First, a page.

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Friday, March 4, 2011

San Francycle: Car vs. Bike Violence Continues, Yet Some Say Critical Mass Is Unnecessary

Posted By on Fri, Mar 4, 2011 at 1:30 PM

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A bit of a grab bag this week for cycling news, from bloody violence to wishful thinking to bike party successes.

Let's start with the bloody news first, because, hey, blood! This week a driver, fed up with Critical Mass, revved his engine and rammed his car through a crowd of cyclists,

flinging bikes and bodies asunder. It happened in Brazil, but it's a

situation that plenty of San Franciscans have imagined, feared, or hoped

for. And it's something that easily could have happened in California, and

nearly did back in 2007:

The Brazilian driver, who claimed that the cyclists scratched his car, fled and checked himself into a psychiatric clinic, which sounds like a good start. Police expect to move him to prison in the next few days, which also sounds fine. According to Treehugger, a totally impartial source, Richard Neis has a litany of prior citations for violent driving. Here he is, doing his thing:

He's likely to be charged with attempted murder.

So how do we feel about this? Nobody's taking Neis' side, of course, but commenters at SFist had some harsh words for Critical Mass. Said one commenter:

Critical Mass maybe had a political point a decade or two ago, but now needlessly irritates, with the possible exception of the Halloween ride.

These days we have the SF Bike Party, Sunday Streets, car free Golden Gate Park space and a growing number of new bike lanes. This is great, and I hope these things continue to thrive and improve, but I think they make Critical Mass unnecessary.

Oh yeah, hey, Bike Party! What a difference it makes when you share the road. The next one is tonight at 7:30pm, starting from McCovey Point (just south of the baseball park). Is it time to retire Critical Mass, now that Bike Party's shown us a nicer way?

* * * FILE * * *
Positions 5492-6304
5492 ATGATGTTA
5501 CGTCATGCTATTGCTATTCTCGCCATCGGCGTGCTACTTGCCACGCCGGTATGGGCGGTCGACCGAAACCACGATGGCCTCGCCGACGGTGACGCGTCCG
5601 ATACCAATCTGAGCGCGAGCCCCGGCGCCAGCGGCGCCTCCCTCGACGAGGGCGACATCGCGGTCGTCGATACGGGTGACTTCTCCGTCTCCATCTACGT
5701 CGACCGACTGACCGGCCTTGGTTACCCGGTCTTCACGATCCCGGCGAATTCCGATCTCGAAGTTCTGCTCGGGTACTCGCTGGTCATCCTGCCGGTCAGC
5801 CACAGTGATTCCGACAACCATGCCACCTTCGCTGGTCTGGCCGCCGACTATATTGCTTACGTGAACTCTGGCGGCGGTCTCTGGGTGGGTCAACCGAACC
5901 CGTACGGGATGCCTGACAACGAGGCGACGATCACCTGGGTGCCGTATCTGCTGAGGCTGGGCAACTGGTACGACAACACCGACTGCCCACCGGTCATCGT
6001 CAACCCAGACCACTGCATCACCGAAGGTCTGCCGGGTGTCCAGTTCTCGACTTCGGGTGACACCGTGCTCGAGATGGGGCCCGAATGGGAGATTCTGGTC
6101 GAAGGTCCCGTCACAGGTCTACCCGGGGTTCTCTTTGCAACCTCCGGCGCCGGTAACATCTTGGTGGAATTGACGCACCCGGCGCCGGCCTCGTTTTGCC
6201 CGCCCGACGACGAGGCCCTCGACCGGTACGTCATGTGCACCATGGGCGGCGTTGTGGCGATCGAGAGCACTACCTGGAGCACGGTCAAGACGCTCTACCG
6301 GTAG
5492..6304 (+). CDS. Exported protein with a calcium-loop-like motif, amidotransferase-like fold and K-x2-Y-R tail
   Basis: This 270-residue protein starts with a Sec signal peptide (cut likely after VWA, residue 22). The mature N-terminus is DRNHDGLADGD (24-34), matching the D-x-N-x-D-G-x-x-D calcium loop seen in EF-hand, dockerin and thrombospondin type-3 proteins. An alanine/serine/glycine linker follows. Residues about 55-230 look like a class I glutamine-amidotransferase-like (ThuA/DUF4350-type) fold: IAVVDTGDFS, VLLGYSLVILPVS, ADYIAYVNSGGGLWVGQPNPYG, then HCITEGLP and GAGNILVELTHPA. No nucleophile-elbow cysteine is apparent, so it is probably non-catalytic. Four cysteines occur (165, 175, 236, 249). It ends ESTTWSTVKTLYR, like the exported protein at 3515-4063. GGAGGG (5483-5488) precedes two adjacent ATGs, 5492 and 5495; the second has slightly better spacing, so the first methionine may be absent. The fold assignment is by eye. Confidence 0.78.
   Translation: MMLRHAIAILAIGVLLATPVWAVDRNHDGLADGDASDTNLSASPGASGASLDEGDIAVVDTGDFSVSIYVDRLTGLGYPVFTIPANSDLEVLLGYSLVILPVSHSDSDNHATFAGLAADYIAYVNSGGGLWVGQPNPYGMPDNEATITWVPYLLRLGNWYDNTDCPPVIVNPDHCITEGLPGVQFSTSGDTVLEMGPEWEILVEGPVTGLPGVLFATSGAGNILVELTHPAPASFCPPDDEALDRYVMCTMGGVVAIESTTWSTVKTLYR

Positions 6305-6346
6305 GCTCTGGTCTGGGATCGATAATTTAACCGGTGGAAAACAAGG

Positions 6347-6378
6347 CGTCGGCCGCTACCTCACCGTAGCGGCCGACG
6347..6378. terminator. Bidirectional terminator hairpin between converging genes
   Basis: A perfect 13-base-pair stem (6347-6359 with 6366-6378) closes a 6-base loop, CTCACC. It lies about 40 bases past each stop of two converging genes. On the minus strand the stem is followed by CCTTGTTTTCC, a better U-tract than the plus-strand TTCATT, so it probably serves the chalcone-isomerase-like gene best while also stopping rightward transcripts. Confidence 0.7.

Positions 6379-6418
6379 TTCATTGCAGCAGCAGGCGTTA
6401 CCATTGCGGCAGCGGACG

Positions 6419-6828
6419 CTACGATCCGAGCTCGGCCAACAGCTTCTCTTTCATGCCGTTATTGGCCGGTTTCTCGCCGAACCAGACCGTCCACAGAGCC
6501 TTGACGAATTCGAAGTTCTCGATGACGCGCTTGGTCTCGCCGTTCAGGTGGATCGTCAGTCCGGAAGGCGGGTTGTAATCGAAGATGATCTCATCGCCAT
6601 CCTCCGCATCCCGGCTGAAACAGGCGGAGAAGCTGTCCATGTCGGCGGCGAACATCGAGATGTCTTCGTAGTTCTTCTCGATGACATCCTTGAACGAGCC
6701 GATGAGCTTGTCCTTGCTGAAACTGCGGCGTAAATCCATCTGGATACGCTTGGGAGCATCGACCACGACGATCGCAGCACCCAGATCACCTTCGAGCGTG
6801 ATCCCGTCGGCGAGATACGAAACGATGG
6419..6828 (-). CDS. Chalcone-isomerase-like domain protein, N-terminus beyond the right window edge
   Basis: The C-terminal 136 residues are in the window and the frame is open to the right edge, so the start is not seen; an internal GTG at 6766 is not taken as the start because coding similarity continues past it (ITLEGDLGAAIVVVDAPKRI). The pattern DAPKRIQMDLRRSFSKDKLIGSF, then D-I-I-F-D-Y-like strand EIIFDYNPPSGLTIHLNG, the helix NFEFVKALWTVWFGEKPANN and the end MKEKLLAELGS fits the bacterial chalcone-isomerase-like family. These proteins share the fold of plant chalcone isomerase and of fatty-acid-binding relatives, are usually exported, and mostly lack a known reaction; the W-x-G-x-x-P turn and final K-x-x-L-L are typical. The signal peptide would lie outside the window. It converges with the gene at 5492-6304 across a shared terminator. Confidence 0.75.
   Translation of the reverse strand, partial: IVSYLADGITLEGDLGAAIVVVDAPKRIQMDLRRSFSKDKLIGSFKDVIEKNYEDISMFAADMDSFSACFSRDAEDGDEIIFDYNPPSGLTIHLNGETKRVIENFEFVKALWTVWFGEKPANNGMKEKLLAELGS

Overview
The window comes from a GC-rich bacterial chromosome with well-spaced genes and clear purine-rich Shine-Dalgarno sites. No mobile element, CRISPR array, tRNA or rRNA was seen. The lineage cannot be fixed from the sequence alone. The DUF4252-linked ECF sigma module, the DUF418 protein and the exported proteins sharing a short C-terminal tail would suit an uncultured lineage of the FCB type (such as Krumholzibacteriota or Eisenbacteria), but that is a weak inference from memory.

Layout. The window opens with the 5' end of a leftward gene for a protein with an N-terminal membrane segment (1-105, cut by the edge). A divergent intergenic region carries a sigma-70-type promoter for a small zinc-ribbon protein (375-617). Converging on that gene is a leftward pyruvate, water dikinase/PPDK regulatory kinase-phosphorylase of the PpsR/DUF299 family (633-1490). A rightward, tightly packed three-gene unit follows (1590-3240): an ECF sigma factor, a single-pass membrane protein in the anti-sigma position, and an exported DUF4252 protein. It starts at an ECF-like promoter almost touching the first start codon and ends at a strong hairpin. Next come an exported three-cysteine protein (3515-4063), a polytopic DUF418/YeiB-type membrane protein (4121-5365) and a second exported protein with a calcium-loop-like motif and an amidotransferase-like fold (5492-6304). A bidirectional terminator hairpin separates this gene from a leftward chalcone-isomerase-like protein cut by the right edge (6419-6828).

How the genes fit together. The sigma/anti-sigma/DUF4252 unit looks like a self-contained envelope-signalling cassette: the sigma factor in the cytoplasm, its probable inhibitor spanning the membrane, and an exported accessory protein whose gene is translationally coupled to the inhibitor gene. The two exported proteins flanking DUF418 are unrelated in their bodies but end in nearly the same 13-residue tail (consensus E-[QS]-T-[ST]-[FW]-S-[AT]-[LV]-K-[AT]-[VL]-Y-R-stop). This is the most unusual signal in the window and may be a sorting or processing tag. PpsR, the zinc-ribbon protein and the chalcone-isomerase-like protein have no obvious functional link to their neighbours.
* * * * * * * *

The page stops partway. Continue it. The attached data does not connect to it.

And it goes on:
Sadly, it's unclear whether the SFMTA, which is usually the last to find out about anything, actually has the Bike Party on its radar. It sent out an alert about the party in January, for the inaugural ride, but it has maintained radio silence on the subject since then. Maybe because the Bike Party is so low-impact it doesn't warrant an alert.

And our last news blip for the week concerns Fell Street, long the bane of, well, everyone. The existing bike lane is way too narrow, way too close to opening doors, and way too close to fast-moving cars.

The Mayor wants it fixed. The SFMTA Board of Directors wants it fixed. So why isn't it fixed?

Because this is San Francisco, and you know how San Francisco is. In an interview last month, Johanna Partin, San Francisco's Director of Climate Protection Initiatives, explained that removing a travel lane would trigger the California Environmental Quality Act, requiring extensive and expensive study. And removing parking spaces would cause asphalt-greedy drivers to jump up and down and gnash their terrible teeth. (That's our analysis, not Partin's.)

"We're asking the city to study these two options and do so in a timely way," said Bike Coalition Executive Director Leah Shahum last month. "The Fell and Oak improvements could be implemented by late fall."

The SFMTA is skittish about setting a date for completing the work, but now the pressure is on. Projects that modify the pavement (even if it's just scraping up paint) often have to wait for the rainy season to end, so keep an eye out for changes this summer. Or maybe next summer. Or the summer after that. We've learned not to get our hopes up, so when something good actually happens, we're pleasantly surprised.

And when it finally does happen, who will we have to thank: Bike Party or Critical Mass? Or both? Or neither?


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Matt Baume

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